6 Croatia, and this was handed over to the army of Republika Srpska. How

7 can that be explained?

8 Q. In terms of Croatia, we have already discussed the knowledge of

9 the military concerning historical political events, and the issues of

10 World War II which involved Croatia were very much in the thinking of the

11 military as to what would happen if that equipment was left in their

12 hands. That is what they thought about it. That's right, isn't it?

13 A. Normally they thought about it, indeed, but if we're saying that

14 it was the Yugoslav People's Army, wasn't it logical for the equipment and

15 materiel that was in Croatia, that was in Slovenia, that was in Bosnia to

16 be left where it was instead of withdrawing everything to

17 Bosnia-Herzegovina, Montenegro, and Serbia. So that means that is

18 Yugoslavia. And if that was the Yugoslav army, I made a mistake as to

19 where I was, where I served.

20 Q. Exactly. This was in the context of the Yugoslavia army, because

21 the feeling then was that there might still be a Yugoslavia in the future,

22 that separatism may not happen, that independent states may not be

23 created, that there was still that chance and hope that you yourself had

24 hoped for?

25 A. Once Slovenia had withdrawn and the war started in Croatia, I was

Page 22371

1 sceptical that a solution would be found. Unfortunately, I was proven

2 right, and I feared that Bosnia-Herzegovina would be a victim of those

3 policies.

4 Q. As you said in your evidence in the Tadic case, and I'm looking at

5 the transcript at page 1850: "Slovenia, Croatia slowed down the tempo of

6 its activities so that in the meantime the Croatian people put up

7 resistance and the formation of the Republic of Croatia took place, and a

8 part of the weapons that was not returned was used for the struggle

9 against the army or, rather, for the acquisition of independence."

10 Do you -- please respond.

11 A. Yes, but let us look at Knin, Slavonia, Baranja. Weapons were

12 distributed in an unauthorised manner to the citizens there, and that is

13 when the fighting started. At the Plitvice lakes we know what happened,

14 in Gospic as well. Therefore, I cannot judge the policies of the Croatian

15 government and the Croatian people because according to the constitution

16 they had the right to decide their own fate so I wouldn't like to enter

17 into a polemic about that. From a military aspect, yes, but regarding

18 political motives and solutions of the Croatian people, I would rather

19 not, because Slovenia had a right to this and Croatia as well as a part of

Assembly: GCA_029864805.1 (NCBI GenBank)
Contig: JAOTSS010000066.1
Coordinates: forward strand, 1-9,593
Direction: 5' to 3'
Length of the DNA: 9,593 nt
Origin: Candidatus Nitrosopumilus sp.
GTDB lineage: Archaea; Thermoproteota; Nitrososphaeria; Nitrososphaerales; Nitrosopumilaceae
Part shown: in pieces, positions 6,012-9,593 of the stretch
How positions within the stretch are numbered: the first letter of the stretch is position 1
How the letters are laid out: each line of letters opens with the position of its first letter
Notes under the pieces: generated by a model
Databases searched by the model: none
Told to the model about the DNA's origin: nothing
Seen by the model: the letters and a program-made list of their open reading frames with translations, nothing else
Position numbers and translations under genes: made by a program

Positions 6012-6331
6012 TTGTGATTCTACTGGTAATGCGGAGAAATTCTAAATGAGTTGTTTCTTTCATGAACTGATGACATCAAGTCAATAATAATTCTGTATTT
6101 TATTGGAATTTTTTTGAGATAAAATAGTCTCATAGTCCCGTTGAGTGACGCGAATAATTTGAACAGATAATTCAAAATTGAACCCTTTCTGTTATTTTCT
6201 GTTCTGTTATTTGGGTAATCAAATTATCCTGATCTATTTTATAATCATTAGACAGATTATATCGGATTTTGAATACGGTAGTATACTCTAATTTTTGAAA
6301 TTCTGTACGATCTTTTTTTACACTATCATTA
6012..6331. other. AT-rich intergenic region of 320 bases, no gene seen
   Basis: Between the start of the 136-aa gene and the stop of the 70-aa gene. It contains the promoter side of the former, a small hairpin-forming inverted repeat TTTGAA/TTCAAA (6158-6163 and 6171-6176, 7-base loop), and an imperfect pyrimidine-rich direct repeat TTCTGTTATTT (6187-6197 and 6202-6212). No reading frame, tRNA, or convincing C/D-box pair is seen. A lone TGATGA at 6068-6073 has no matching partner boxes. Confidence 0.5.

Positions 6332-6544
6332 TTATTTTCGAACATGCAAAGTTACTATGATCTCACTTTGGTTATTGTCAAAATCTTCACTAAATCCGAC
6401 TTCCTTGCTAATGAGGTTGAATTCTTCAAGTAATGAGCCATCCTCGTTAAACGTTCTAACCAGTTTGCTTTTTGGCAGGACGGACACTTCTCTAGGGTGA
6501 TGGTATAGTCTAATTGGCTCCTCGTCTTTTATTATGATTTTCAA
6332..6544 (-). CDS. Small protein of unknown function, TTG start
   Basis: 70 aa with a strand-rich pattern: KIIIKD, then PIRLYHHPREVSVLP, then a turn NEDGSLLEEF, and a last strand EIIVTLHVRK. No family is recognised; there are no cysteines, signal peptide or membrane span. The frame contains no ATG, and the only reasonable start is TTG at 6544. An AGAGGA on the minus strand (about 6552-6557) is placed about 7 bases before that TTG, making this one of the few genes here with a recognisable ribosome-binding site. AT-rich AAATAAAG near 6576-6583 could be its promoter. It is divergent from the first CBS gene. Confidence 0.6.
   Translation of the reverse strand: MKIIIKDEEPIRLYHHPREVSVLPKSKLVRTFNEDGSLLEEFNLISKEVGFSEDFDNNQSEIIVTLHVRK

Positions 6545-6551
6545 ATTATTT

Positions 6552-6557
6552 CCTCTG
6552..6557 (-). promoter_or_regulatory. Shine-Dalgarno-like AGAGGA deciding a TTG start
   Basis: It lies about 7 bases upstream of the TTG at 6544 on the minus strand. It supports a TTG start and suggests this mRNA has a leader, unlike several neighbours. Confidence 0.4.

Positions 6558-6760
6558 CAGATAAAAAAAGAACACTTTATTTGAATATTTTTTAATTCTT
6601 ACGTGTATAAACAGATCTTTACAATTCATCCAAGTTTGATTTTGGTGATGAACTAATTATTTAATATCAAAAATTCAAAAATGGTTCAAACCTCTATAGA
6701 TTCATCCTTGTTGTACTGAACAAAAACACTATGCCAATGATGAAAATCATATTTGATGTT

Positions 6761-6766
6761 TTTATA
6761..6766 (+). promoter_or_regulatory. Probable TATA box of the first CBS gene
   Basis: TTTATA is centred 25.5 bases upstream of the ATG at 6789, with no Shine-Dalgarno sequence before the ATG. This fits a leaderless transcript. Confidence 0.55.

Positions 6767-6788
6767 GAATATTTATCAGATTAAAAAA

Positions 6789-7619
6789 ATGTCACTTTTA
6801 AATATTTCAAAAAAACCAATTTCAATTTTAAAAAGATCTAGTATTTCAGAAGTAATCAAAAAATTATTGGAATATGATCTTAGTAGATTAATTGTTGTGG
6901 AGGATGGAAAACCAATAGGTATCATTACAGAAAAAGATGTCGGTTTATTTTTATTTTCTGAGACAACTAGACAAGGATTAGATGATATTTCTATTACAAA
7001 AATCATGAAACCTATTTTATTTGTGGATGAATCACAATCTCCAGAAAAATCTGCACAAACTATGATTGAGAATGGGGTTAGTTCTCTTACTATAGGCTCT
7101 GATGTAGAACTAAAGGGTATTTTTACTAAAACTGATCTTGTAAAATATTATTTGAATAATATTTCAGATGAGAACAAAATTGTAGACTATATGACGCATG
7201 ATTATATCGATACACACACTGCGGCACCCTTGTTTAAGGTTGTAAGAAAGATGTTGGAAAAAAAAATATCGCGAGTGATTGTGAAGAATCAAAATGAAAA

20 the federal Yugoslavia.

21 Q. But in terms of the military and the prevailing political issues,

22 the military was aware that weapons left in places which were seeking to

23 secede, that secession not being agreed, that those weapons could be used

24 to achieve independence, and that's what they wanted to prevent.

25 A. Who approved those political decisions? It is well known who had

Page 22372

1 a majority vote in the Assembly of Yugoslavia, in the Presidency.

2 Therefore, it is known who made the political decision. And the army was

3 there just to carry it out. And it was abused and utilised to achieve the

4 political goals in Yugoslavia.

5 Q. In relation to that material and equipment that was withdrawn,

6 you've said that it was used for the replenishment of units. And in your

7 evidence previously in Tadic and the Brdjanin case you stated you were

8 referring to your own area of Banja Luka.

9 "Replenishment" is a restocking of materials that were needed for

10 the equipment of the military; is that right?

11 A. No, that is not what I meant. Units of the corps in my area of

12 responsibility and other units were 105 per cent to capacity. Five per

13 cent were reserves. And this was provided in peacetime. There were

14 reserve stocks in the logistic base in Banja Luka. All that came from

15 Slovenia and Croatia entered base warehouses and was registered. However,

16 what corps units took when the motorised transport came to the territory

17 of Banja Luka Corps, that material was taken by the units and there was no

18 record of that. Even General Talic spoke about that, saying it wasn't

19 recorded. Unfortunately, that surplus, in we can call it that, was not

20 recorded and it was distributed at will by the commander who decided to do

21 so, whether he was brigade commander, regiment commander, or division

22 commander. So there were never any proper records of that, how many

23 weapons of what kind ended up where and those were surpluses.

24 The units, Your Honours, were not entitled to have more than 5 per

25 cent extra equipment because that would encumber them in their movement

Page 22373

1 between combat operations. That is why they had a logistics base to cover

2 all their needs on a daily basis.

3 Q. From the 18th of May, 1992, the command of units and bases came

4 from that period from the Main Staff of Republika Srpska in Pale?

5 A. Yes. The decisions were officially made by the Main Staff of the

6 Army of Republika Srpska at Pale.

7 MR. KAY: Thank you. I have no more questions.

8 Re-examined by Mr. Groome:

9 Q. Mr. Selak, in response to a question by Mr. Milosevic, you read a

10 quote of General Mladic of the -- and you said you -- this was from the

11 9th of June. I just want to simply ask you, you appear to be reading from

12 your work notebook. Were you, in fact, reading from your work notebook

13 which has been introduced as 463 tab 32.

14 A. Yes.

15 Q. Please note that the English translation of that quote is